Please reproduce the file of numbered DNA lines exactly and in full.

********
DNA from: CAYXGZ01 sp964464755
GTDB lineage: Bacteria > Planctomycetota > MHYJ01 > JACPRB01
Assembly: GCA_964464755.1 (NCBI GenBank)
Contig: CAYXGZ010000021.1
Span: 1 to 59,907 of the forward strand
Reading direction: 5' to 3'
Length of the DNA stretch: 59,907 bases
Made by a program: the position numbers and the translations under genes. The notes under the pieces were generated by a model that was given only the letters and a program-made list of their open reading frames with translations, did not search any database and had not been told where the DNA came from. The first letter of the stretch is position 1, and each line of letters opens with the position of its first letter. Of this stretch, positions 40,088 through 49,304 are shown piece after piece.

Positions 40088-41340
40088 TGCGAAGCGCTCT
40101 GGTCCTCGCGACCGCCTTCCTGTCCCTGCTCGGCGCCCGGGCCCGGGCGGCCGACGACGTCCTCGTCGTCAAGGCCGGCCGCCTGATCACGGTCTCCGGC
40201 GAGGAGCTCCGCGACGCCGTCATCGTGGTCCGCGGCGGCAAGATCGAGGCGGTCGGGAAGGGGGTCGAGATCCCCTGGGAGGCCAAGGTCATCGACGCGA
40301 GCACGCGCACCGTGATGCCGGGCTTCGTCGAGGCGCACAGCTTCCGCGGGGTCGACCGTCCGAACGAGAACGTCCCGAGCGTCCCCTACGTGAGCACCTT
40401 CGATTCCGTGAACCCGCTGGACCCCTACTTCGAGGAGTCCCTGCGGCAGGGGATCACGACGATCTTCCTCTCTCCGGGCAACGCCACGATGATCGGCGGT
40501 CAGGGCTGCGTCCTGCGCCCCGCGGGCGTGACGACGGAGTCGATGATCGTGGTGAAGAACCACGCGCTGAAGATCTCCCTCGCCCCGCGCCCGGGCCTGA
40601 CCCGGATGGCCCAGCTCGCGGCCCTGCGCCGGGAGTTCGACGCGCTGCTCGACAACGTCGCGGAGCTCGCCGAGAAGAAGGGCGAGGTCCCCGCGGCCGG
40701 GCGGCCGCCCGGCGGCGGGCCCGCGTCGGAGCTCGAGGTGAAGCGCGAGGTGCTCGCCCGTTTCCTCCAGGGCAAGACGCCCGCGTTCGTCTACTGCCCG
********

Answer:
DNA from: CAYXGZ01 sp964464755
GTDB lineage: Bacteria > Planctomycetota > MHYJ01 > JACPRB01
Assembly: GCA_964464755.1 (NCBI GenBank)
Contig: CAYXGZ010000021.1
Span: 1 to 59,907 of the forward strand
Reading direction: 5' to 3'
Length of the DNA stretch: 59,907 bases
Made by a program: the position numbers and the translations under genes. The notes under the pieces were generated by a model that was given only the letters and a program-made list of their open reading frames with translations, did not search any database and had not been told where the DNA came from. The first letter of the stretch is position 1, and each line of letters opens with the position of its first letter. Of this stretch, positions 40,088 through 49,304 are shown piece after piece.

Positions 40088-41340
40088 TGCGAAGCGCTCT
40101 GGTCCTCGCGACCGCCTTCCTGTCCCTGCTCGGCGCCCGGGCCCGGGCGGCCGACGACGTCCTCGTCGTCAAGGCCGGCCGCCTGATCACGGTCTCCGGC
40201 GAGGAGCTCCGCGACGCCGTCATCGTGGTCCGCGGCGGCAAGATCGAGGCGGTCGGGAAGGGGGTCGAGATCCCCTGGGAGGCCAAGGTCATCGACGCGA
40301 GCACGCGCACCGTGATGCCGGGCTTCGTCGAGGCGCACAGCTTCCGCGGGGTCGACCGTCCGAACGAGAACGTCCCGAGCGTCCCCTACGTGAGCACCTT
40401 CGATTCCGTGAACCCGCTGGACCCCTACTTCGAGGAGTCCCTGCGGCAGGGGATCACGACGATCTTCCTCTCTCCGGGCAACGCCACGATGATCGGCGGT
40501 CAGGGCTGCGTCCTGCGCCCCGCGGGCGTGACGACGGAGTCGATGATCGTGGTGAAGAACCACGCGCTGAAGATCTCCCTCGCCCCGCGCCCGGGCCTGA
40601 CCCGGATGGCCCAGCTCGCGGCCCTGCGCCGGGAGTTCGACGCGCTGCTCGACAACGTCGCGGAGCTCGCCGAGAAGAAGGGCGAGGTCCCCGCGGCCGG
40701 GCGGCCGCCCGGCGGCGGGCCCGCGTCGGAGCTCGAGGTGAAGCGCGAGGTGCTCGCCCGTTTCCTCCAGGGCAAGACGCCCGCGTTCGTCTACTGCCCG